Defender and pick up a catalog. There are some pieces of
equipment that the boat won't come with. Or, if the gear is
there, it won't work. Know that if these items functioned,
someone would have taken them by now for their own boat.
You will need:
A battery (at least
A bilge pump
Storage at the boat
yard -- and launching isn't free either.
Dockage at a marina
isn't free -- find out prices in your area.
A boarding ladder so if you fall into the water you
can save yourself.
Of course if you're going to be anchored out, you will
chain and rode. Some areas with changing tides need two
anchors for a secure hold on the bottom.
Anchor Light (LED
version so it won't use too much of your available battery
Charging system for
the battery -- solar, gasoline generator or wind generator
And I would suggest
an anchor ball (black, be legal -- even if no one else
Seaweed displays an
anchor ball, plus both solar panels and a wind generator
recharge my batteries that provide power for the anchor light
-- along with the other accoutrements of my rather decadent
if your boat is going to
be anchored, you'll need oversized ground tackle (anchor, chain,
rode) and none of that is free. Definitely ask experienced folks who
anchor out their opinions.
Do not ask
folks who live in a marina what size anchor to get/use. Often marina
hoppers are not experienced at anchoring in varied conditions. So
get yourself into a dinghy and row out to a few cruising boats and
ask them. Fellow cruisers who regularly anchor know what works, and
what does not. In the world of anchoring, size counts.
you will need a way to get to and from your boat that is anchored.
So, look online (Craigslist)
or around the boatyard and local marinas for a used row boat.
And you'll need oars. If you opt for an outboard motor* you will
still need oars. Sailing dinghies are sought after, and
motor: rather than a little gasoline outboard, I chose to go with a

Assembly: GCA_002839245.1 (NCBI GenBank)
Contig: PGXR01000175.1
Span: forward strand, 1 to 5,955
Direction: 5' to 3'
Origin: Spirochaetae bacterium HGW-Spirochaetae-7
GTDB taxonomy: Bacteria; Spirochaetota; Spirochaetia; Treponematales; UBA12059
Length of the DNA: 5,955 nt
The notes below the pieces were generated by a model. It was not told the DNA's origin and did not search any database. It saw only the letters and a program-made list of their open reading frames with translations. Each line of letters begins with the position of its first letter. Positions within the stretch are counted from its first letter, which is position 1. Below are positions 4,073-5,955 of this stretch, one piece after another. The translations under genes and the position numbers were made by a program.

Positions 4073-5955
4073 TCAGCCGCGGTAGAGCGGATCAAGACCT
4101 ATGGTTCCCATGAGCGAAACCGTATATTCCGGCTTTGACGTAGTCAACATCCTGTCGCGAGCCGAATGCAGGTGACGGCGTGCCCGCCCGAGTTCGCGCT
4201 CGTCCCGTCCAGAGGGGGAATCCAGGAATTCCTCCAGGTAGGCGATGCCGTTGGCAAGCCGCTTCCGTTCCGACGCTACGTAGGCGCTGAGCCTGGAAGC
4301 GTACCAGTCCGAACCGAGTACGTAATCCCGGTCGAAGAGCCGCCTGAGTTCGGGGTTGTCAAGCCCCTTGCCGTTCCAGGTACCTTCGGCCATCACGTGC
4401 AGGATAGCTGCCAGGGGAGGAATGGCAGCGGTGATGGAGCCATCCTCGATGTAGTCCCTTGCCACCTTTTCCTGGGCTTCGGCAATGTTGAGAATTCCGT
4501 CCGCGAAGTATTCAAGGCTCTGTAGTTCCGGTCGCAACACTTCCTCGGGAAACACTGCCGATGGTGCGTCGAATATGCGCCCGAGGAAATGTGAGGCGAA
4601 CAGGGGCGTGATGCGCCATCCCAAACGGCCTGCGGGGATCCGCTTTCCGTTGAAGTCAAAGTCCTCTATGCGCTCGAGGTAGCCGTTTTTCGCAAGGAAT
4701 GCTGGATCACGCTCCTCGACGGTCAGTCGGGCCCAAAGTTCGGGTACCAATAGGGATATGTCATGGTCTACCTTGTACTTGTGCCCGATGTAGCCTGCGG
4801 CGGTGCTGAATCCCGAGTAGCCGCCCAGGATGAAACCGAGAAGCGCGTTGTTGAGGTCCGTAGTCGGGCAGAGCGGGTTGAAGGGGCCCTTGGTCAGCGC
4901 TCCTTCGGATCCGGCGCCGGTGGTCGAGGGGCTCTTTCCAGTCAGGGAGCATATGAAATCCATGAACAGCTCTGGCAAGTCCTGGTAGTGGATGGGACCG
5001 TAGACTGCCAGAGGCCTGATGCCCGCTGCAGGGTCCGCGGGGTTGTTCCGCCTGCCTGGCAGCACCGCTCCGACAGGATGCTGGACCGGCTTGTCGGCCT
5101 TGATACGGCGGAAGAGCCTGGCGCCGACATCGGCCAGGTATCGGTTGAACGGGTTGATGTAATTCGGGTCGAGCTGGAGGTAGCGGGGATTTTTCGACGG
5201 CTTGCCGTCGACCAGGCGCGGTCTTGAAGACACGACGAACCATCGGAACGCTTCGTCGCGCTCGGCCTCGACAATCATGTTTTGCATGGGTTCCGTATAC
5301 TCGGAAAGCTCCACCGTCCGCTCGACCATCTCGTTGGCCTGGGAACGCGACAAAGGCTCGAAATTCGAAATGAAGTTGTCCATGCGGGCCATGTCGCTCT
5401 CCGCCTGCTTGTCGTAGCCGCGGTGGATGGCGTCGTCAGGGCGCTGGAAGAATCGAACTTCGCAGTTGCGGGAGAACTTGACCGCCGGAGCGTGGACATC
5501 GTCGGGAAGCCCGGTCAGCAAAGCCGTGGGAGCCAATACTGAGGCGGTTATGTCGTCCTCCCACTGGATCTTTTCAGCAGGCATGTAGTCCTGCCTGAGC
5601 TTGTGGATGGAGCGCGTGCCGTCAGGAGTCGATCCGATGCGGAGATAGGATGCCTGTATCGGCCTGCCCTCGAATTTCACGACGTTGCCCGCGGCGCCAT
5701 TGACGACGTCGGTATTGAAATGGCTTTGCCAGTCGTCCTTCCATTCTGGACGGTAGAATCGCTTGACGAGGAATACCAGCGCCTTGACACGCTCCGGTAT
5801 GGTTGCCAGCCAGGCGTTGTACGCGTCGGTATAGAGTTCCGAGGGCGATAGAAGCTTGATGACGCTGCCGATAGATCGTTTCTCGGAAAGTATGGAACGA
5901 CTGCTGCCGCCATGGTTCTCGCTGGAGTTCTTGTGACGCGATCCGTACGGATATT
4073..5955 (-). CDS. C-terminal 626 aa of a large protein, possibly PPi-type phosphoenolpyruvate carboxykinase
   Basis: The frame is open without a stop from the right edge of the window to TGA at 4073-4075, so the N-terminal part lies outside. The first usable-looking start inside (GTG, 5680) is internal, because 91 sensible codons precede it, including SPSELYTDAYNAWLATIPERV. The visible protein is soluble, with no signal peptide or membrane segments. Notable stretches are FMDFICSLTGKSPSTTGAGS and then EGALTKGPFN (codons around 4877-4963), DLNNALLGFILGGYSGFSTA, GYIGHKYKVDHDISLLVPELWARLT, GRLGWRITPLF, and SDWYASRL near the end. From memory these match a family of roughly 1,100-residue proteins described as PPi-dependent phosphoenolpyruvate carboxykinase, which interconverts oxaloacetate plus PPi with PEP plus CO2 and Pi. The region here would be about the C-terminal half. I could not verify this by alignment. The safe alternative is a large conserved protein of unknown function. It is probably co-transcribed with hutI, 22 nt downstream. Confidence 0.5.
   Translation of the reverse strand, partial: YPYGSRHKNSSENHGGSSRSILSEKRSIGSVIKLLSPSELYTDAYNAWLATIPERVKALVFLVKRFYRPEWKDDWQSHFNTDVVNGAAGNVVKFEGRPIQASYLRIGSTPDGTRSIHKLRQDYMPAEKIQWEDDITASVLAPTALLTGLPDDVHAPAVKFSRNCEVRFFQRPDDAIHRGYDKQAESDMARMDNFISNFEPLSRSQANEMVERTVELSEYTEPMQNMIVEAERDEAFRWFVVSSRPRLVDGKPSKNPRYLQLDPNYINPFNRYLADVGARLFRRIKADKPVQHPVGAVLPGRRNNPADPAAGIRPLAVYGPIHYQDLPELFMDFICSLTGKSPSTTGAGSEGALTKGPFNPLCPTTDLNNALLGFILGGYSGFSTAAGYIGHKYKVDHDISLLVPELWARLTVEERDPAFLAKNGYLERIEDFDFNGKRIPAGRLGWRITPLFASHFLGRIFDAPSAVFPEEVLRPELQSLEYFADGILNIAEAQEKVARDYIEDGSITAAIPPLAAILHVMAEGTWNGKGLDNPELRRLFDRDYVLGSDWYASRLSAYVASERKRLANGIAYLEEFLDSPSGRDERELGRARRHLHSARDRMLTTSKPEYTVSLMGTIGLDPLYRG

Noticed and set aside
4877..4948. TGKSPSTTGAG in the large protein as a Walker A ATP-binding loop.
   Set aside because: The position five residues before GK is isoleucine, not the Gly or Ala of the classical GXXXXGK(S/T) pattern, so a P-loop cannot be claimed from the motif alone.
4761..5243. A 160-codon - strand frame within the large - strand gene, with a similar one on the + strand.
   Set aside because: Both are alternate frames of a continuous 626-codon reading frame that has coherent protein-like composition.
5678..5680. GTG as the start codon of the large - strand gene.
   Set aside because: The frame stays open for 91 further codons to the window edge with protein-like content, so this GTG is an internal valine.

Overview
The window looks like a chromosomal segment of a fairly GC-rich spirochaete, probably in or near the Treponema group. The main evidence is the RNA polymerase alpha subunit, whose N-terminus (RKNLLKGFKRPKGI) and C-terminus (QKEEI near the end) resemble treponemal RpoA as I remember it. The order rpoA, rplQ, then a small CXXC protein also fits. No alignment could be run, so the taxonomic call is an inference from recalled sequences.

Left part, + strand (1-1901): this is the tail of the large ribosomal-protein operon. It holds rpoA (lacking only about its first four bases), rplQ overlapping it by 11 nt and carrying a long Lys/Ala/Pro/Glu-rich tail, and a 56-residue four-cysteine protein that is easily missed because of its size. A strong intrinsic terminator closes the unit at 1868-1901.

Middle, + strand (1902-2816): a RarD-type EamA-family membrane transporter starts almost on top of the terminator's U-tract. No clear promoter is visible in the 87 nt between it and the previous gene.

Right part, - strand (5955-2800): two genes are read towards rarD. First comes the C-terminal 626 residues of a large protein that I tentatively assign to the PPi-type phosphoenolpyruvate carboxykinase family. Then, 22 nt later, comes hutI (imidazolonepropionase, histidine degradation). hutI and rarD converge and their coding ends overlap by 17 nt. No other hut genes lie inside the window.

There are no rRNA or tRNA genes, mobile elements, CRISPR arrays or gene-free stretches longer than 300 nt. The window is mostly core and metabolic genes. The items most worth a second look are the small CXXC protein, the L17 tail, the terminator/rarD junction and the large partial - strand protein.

trolling motor. It works, and was less costly. See
Trolling Motor Woes
More Trolling Motors
articles for further
information on that topic.
Another thing to Consider:
Even if you've anchored your boat in a safe spot you cannot
simply leave her. You need to hire a local boater to keep an
eye on her. What happens if she drags anchor and damages
another boat? Or ends up aground/on shore? You cannot
simply get a boat and abandon her. That's
I'm on a roll, those dinky solar garden lights are not anchor
lights. Plus they fail. If there is an accident and your boat isn't
legal, guess who is at fault? Lawyers make a big deal about
shared responsibility and frankly if you cannot afford a legitimate
anchor light... but I digress.
Let us say
the boat passed the initial look-see and you can handle the
immediate costs of bilge pumps, batteries and such. The boat
is free, and still I would advocate you have a full survey. You
need to pony up* for a full survey. That survey will offer you a
better understanding of what is wrong, what needs fixing
immediately, and what can be repaired at a later date.
pay, spend money
If she's in
the water haul her out, pay for a pressure wash and look at the
hull. Examine the rudder for damage. Ditto the propeller. Is the
stuffing box okay? Has electrolysis damaged the underwater gear? For
that looks wrong, ask about costs to remedy. Your professional
surveyor will do all these things, and provide a written report
When you get
the cost and time estimates, triple both. You'll (hopefully) be
almost close to what actual costs will be. Schedules won't be
met, so expect things to take much longer than anticipated. And
time costs money. Always.
purpose of spending your hard-earned cash on a full survey is to ascertain if you can
afford a free boat. Oft times, it is not a bargain. Indeed far too
frequently a free boat is too expensive. Be wise.
Did you have a survey before you bought your boat?
Are you glad you did (or didn't) do so?
Dresses and Yeses ~